Sunday Musical Selections

An organ piece by Buxtehude – who, as you will hear, greatly influenced J.S. Bach, who once walked 250 miles to hear him play. Now, you may listen with the click of a non-church mouse, this rendition by a new and quite brilliant up-and-coming young organist, Anne-Gaëlle Chanon

And I happened upon this incomparable piece by Tchaikovsky, the Violin Concerto op.35 & Romeo and Juliet Fantasy Overture, as played incomparably by his fellow Russian, Alena Baeve:

Their talent could lead one to despair – of the natural sort, not supernatural – were it not all so beautiful and inspiring. Beauty might yet save the world.

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The Science of the Cross

When they got into the boat, the wind ceased. And those in the boat worshipped him, saying, ‘Truly you are the Son of God’ (Mt. 14:33). ⧾

‘Truly you are the Son of God’ (Mt. 14:33). This is a belief that we hold firmly and truly because it is the very essence of the Christian faith. Last Sunday, in our meditation we noted that our times are such that the spectre of persecution looms over us and we are faced with existential choices. The forces of this world are arrayed against the Church as they often have been in history. In our times however, and this should cause all of us to be concerned, the overreach of the state, coupled with the cooperation of some of the highest authorities in the Church with secular and patently anti-Catholic ideologues, have resulted in the infiltration of the Church by her enemies. The attempted fusion of our Catholic faith with secular preoccupations of dubious merit and validity such as environmentalism, sustainable development, and social justice – to name but a few, points to what the Catechism of the Catholic Church describes as the supreme religious deception … of the Antichrist, a pseudomessianism by which man glorifies himself in place of God and of His Messiah come in the flesh (675). Our bishops may be silent as all of this unfolds; but I will not be silent and I will do everything I can to safeguard the integrity of our faith for it determines the manner of our life and our ultimate destiny.

The surest way to preserve and to defend our faith is the unequivocal affirmation of our belief in Our Lord’s divinity. ‘Truly you are the Son of God’ (Mt. 14:33). We can do this most effectively by fostering in ourselves a love for the Mass and a deep and firm devotion to the Most Sacred Heart of Jesus. I have spoken often to you about this devotion, of its importance and of its power to help us to overcome the madness and persecution of our times; just as it aided the faithful of France at the height of the terror unleashed by the French Revolution in 1789. That revolution and all subsequent revolutions inspired by it, especially the Communist uprisings and tyranny that spread throughout the world and threaten the world even now, perhaps especially now, were and are an affront to the sovereignty of God and the Kingship of Christ Our Saviour, the Messiah come in the flesh. A revolution however, was also unleashed in the Church– and this is the assertion of some of the most influential participants in what has come to be popularly known as Vatican II. The heirs of these revolutionaries in our time propose a church that dialogues with and conforms to worldly ideologies but such a church is counterfeit and indeed is an antichurch. As a result, we are now faced with a stark choice. Will we submit to the overreach of the state and its tyranny? Will we espouse religious relativism? Or will we remain faithful to Christ our King?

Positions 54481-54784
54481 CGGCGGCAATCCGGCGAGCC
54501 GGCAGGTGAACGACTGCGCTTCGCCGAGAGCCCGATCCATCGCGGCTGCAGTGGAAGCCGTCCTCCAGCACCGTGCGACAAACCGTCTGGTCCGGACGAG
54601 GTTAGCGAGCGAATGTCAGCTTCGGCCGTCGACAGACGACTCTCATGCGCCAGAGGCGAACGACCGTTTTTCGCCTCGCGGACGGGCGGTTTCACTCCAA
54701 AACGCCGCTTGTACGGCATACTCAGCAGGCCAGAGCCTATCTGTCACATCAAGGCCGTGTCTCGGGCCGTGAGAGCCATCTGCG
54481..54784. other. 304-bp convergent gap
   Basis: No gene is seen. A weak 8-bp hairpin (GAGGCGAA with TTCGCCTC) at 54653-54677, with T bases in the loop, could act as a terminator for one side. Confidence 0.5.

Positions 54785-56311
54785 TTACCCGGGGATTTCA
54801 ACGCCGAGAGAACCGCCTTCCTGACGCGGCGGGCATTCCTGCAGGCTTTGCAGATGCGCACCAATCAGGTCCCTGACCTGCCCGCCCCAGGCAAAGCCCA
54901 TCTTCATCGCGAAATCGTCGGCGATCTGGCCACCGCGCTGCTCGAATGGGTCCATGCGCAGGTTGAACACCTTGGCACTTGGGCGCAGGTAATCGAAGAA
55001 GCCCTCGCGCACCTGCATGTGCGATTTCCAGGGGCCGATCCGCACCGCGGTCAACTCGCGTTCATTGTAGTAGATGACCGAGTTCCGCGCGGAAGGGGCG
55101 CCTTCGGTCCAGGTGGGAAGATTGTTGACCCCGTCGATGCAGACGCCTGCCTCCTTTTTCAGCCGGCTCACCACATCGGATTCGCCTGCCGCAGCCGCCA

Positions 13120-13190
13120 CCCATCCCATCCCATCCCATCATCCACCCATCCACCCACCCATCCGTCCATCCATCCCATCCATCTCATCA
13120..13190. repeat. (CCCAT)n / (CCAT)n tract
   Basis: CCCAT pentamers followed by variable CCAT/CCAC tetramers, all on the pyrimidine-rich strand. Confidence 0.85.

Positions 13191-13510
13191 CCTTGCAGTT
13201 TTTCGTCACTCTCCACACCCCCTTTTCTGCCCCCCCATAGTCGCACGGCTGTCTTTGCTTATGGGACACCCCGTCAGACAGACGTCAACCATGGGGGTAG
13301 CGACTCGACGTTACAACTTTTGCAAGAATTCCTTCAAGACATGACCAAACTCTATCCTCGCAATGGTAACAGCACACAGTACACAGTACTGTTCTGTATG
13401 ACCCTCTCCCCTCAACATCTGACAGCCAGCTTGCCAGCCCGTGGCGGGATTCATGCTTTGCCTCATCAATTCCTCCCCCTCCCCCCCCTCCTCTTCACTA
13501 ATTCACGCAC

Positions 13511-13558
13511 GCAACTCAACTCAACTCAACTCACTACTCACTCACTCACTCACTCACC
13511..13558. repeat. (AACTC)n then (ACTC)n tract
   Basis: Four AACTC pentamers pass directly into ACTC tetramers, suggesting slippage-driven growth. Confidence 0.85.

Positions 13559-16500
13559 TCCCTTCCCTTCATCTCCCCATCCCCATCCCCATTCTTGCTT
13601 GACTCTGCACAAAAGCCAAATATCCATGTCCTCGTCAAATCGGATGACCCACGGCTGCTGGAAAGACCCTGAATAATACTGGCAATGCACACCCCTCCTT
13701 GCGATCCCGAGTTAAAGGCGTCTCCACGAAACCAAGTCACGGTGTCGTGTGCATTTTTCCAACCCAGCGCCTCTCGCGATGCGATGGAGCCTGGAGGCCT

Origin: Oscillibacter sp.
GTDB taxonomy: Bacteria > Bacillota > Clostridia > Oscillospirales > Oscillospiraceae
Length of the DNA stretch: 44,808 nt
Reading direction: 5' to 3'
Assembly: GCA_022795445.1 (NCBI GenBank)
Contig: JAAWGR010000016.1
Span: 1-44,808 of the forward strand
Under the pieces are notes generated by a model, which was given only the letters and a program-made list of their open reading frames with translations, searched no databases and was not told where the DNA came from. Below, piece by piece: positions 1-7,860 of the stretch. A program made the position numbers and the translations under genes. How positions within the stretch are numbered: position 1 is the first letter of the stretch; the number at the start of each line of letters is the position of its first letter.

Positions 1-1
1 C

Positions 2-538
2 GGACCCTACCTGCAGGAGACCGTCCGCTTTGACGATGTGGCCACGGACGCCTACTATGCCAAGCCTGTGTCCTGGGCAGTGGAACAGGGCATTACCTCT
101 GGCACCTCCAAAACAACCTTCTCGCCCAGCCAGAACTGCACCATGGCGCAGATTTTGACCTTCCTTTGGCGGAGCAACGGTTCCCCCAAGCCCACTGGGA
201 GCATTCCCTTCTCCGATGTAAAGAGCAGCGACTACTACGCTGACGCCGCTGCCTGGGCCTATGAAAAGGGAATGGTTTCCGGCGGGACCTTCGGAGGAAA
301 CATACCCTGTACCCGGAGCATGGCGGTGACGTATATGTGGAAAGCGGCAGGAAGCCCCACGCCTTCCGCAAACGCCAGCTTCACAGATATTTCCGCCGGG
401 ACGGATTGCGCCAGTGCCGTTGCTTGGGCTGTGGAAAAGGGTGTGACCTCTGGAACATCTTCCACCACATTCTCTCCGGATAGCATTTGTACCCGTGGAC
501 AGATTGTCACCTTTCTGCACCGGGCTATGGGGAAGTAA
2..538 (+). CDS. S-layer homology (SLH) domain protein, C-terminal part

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Theology professor: German theology no longer has worldwide impact

Berlin, Germany, Aug 9, 2020 / 03:01 pm (CNA).- Theology in Germany, with a few exceptions, is in a crisis. This is the conclusion reached by a German theology professor, who is the William K. Warren Professor of Theology at the University of Notre Dame. Dr. Ulrich Lehner earned a doctorate in theology at the University of Regensburg, and a habilitation doctorate in history at the Central European University.

Speaking with CNA Deutsch, the professor and author of numerous books, including God is not Nice, criticized not only a “qualitative regression of German theology”, while noting important exceptions, but also the way some of his colleagues work.

“I have followed many appointments in Germany and can only say: academic mediocrity is always hiring mediocrity,” said Lehner. He believes a “handful of professors” give their former students appointments, “regardless of the weaknesses they have”. It is noticeable that “especially those who are loyal to the Church never get a chance, because they are sorted out beforehand”.

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